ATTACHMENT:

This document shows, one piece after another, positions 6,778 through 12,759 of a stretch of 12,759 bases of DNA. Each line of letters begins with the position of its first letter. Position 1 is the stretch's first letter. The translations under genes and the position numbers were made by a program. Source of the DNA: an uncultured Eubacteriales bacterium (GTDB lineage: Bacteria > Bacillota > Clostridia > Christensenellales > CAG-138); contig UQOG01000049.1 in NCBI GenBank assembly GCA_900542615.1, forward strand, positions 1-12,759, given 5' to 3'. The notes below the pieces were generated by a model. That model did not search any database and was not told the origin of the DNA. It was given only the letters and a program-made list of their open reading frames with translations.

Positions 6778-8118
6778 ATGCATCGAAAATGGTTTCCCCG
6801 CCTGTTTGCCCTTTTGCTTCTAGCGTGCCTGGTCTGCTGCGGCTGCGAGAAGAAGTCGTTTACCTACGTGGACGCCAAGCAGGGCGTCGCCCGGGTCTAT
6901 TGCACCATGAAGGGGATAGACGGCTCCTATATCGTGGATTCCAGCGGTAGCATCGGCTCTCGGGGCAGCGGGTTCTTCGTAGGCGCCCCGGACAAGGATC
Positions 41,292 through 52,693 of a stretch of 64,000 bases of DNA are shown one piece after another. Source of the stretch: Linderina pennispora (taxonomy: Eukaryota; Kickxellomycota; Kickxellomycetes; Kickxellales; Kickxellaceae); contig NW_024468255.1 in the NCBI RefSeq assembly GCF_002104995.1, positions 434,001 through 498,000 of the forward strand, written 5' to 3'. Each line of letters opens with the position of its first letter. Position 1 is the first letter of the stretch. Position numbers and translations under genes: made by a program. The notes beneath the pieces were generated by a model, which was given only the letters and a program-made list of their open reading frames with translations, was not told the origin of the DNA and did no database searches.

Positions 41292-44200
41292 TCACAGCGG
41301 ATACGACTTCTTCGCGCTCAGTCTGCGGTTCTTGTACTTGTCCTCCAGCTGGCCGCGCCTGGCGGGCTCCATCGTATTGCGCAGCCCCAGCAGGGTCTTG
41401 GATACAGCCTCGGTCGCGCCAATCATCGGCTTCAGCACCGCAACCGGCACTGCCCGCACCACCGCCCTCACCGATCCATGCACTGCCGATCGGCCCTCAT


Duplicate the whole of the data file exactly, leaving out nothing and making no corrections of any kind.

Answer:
This document shows, one piece after another, positions 6,778 through 12,759 of a stretch of 12,759 bases of DNA. Each line of letters begins with the position of its first letter. Position 1 is the stretch's first letter. The translations under genes and the position numbers were made by a program. Source of the DNA: an uncultured Eubacteriales bacterium (GTDB lineage: Bacteria > Bacillota > Clostridia > Christensenellales > CAG-138); contig UQOG01000049.1 in NCBI GenBank assembly GCA_900542615.1, forward strand, positions 1-12,759, given 5' to 3'. The notes below the pieces were generated by a model. That model did not search any database and was not told the origin of the DNA. It was given only the letters and a program-made list of their open reading frames with translations.

Positions 6778-8118
6778 ATGCATCGAAAATGGTTTCCCCG
6801 CCTGTTTGCCCTTTTGCTTCTAGCGTGCCTGGTCTGCTGCGGCTGCGAGAAGAAGTCGTTTACCTACGTGGACGCCAAGCAGGGCGTCGCCCGGGTCTAT
6901 TGCACCATGAAGGGGATAGACGGCTCCTATATCGTGGATTCCAGCGGTAGCATCGGCTCTCGGGGCAGCGGGTTCTTCGTAGGCGCCCCGGACAAGGATC
Positions 41,292 through 52,693 of a stretch of 64,000 bases of DNA are shown one piece after another. Source of the stretch: Linderina pennispora (taxonomy: Eukaryota; Kickxellomycota; Kickxellomycetes; Kickxellales; Kickxellaceae); contig NW_024468255.1 in the NCBI RefSeq assembly GCF_002104995.1, positions 434,001 through 498,000 of the forward strand, written 5' to 3'. Each line of letters opens with the position of its first letter. Position 1 is the first letter of the stretch. Position numbers and translations under genes: made by a program. The notes beneath the pieces were generated by a model, which was given only the letters and a program-made list of their open reading frames with translations, was not told the origin of the DNA and did no database searches.

Positions 41292-44200
41292 TCACAGCGG
41301 ATACGACTTCTTCGCGCTCAGTCTGCGGTTCTTGTACTTGTCCTCCAGCTGGCCGCGCCTGGCGGGCTCCATCGTATTGCGCAGCCCCAGCAGGGTCTTG
41401 GATACAGCCTCGGTCGCGCCAATCATCGGCTTCAGCACCGCAACCGGCACTGCCCGCACCACCGCCCTCACCGATCCATGCACTGCCGATCGGCCCTCAT